Flashes of lightning streak the faint red glow of the predawn sky as the day’s first visitor arrives at the Vietnam Veterans Memorial on the Mall in Washington. The dim lights dotting the base of the 493-foot-long granite monument shine vaguely up through a thick mist. Thunder is the only sound until a few fat raindrops splat against the memorial walkway. The drizzle becomes a downpour, and the visitor looks for shelter. About 100 yards from the memorial wall he finds a tent, dark but open.
He stands inside the flap, shivering, looking out at the rain. He is there for about 15 minutes before he hears a noise behind him. A man has been sleeping in the tent, on three chairs lined up next to each other; now he is offering the visitor one of the chairs, as well as a poncho to shield him against the chill. The man, who identifies himself as “Gino from Utah,” says he served with the 4th Infantry Division in Vietnam; he is a volunteer with the “Veterans’ Vigil of Honor,” a 24-hour exhibit-demonstration set up to generate support for a group that believes more than 2,000 Americans listed as missing in action are still being held prisoner by the Vietnamese. “I like being near the memorial because so many kids come by,” Gino from Utah says. “They want to know what the war was about. Of course, I want to know what the war was about too.”
Gino, who is black, and the visitor, a white veteran of the 25th Infantry Division, watch the rain, compare it to the storms of Southeast Asia and talk about what seems to be Americans’ increasingly positive attitude toward Vietnam veterans. Then Gino says, “I’m working here because I got five buddies on the wall. I came down here once and was in trouble, and these people were nice to me. Now I get to pay them back. Sometimes a vet comes here, he needs help but he don’t need that much. All he wants is a guy who understands, who can hug him and tell him it’s all right.”
The rain starts to let up shortly before 7 a.m., and more visitors begin to arrive at the $7 million memorial, designed by a 21-year-old Yale student, Maya Ying Lin, of Athens, Ohio, and dedicated on Nov. 13, 1982. Throughout the rest of a mostly drizzly day, until well past midnight, some 10,000 people will stream past the monument, in ones and twos, in families, in busloads. They will come to look at the names on the wall—names of 58,014 men and eight women who died or are listed as missing in Vietnam. They come to look at the names of their sons, daughters, brothers, husbands, fathers, friends, neighbors—and at the names of people they never knew at all, never heard of.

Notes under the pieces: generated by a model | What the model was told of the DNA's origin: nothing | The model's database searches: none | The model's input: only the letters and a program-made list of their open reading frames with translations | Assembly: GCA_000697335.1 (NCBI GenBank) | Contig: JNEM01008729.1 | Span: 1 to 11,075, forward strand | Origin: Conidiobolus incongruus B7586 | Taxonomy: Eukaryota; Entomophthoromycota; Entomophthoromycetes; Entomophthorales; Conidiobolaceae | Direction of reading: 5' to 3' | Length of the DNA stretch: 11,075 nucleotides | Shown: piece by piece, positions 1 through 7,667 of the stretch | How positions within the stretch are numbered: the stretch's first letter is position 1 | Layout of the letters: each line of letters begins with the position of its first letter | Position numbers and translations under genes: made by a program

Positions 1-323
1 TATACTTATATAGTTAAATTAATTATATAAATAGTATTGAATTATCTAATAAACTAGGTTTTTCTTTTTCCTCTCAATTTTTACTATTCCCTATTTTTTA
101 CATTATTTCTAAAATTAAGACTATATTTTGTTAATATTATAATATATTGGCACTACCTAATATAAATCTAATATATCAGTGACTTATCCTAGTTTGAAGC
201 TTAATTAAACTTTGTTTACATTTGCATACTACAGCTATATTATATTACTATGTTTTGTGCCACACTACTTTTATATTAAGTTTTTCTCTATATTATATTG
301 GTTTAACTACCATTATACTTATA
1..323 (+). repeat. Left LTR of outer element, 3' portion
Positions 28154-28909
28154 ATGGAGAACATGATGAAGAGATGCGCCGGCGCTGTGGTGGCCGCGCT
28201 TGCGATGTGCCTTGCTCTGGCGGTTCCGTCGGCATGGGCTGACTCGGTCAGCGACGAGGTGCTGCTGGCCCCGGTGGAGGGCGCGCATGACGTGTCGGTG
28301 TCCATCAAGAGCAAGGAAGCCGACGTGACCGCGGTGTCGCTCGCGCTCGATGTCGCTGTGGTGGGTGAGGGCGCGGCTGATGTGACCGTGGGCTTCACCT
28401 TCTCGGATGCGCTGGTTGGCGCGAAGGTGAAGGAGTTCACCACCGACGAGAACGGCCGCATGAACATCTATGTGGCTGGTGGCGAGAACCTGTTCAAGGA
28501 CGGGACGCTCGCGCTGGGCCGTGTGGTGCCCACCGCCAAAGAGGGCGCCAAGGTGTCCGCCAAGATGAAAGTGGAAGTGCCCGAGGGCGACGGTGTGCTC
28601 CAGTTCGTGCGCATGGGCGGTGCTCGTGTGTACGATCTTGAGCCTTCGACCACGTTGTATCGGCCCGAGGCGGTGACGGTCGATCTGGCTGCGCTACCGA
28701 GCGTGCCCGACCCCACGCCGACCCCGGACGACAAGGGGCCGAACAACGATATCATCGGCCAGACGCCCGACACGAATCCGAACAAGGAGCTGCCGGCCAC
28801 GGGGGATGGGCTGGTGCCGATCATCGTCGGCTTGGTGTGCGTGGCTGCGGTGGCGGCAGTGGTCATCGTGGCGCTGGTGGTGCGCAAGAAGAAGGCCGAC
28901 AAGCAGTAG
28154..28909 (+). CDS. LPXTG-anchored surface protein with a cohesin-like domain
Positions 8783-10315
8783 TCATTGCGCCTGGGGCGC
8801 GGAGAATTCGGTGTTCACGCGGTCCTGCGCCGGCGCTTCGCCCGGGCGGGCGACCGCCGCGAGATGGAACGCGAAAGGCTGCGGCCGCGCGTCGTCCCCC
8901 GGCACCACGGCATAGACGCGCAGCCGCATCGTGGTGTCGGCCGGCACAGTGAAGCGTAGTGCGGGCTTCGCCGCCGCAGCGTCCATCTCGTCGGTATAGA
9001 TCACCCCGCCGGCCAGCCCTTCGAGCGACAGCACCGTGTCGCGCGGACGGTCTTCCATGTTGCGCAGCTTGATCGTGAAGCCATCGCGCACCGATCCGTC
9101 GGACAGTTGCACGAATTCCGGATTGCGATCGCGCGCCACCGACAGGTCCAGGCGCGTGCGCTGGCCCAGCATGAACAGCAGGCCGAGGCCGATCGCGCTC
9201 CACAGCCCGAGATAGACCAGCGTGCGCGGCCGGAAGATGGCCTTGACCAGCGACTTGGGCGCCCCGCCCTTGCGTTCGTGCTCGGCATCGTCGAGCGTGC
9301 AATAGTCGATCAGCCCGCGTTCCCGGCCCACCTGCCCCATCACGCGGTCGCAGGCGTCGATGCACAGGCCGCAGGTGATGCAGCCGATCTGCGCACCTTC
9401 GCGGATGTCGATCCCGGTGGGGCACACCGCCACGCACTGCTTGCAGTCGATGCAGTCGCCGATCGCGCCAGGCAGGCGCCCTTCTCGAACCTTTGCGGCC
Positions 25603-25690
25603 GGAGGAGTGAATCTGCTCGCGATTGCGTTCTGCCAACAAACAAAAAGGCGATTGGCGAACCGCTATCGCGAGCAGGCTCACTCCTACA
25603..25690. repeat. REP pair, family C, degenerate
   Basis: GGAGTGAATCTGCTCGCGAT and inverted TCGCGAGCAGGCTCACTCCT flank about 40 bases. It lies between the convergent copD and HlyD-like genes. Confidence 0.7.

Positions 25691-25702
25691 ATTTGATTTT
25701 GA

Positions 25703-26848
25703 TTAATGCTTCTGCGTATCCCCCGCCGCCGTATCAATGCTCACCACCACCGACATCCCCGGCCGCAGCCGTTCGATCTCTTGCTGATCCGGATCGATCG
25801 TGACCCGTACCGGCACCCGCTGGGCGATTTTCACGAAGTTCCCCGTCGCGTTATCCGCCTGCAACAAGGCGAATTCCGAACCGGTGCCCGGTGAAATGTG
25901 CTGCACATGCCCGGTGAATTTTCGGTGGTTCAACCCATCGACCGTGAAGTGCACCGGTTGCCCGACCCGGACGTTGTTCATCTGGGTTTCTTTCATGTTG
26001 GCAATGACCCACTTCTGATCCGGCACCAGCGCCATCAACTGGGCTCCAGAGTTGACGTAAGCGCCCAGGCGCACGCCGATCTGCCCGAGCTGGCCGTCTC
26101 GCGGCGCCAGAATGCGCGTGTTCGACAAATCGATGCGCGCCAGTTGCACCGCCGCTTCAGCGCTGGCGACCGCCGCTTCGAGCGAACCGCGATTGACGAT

At the base of the wall people leave newspaper clippings reporting a death in the war, medals, messages, flowers. This morning there’s a note left from the night before. The inscription and signature have been washed out by the rain, but not the message: “Thanks to a great man and true friend.”
A woman in her 50s is holding down the corner of a piece of paper, helping one of the National Park Service rangers make a rubbing of a name engraved on the wall, Jerry C. Light, an Army PFC who was 20 when he died on Oct. 11, 1967. The woman takes the paper and walks away, looking at it. “They got it all right,” she says, as tears well up in her eyes. The woman’s name is Norma Light; she is from Hillsborough, N.J., and Jerry Clifton Light was her son.
Rob Brennan of Guilford, Conn. has come because his brother, Stephen, was killed in Vietnam. It must have been terrible, someone says. “No,” Brennan says slowly. “I hardly knew him. I was 3 when he died.”
Groups of children, having come from all over the country for tours of the capital, move along the wall. Few of them had been born when the Vietnam War ended. They chatter relentlessly. “Hey, you hear about that new Travolta movie?” “Did you see who Jennifer was sitting next to on the bus?” “Mrs. Peterson, how long did the war in Vietnam last?”
Ken Cunningham of Sacramento, Calif. has come to see the name of Mark L. Morgan. Morgan lived next door to Cunningham’s grandmother.
One scene repeats itself often: A middle-aged man, often a big, sturdily built man, stands looking at the wall, his arm around a woman. He reaches to run his fingers over a name. Then he turns, and as he starts to walk away, he sags, his knees beginning to buckle. The woman hugs him harder, pressing against his body with all her strength as she fights to hold him up. While he steadies himself, and they walk off, she keeps hugging, as though he would die if she let him go.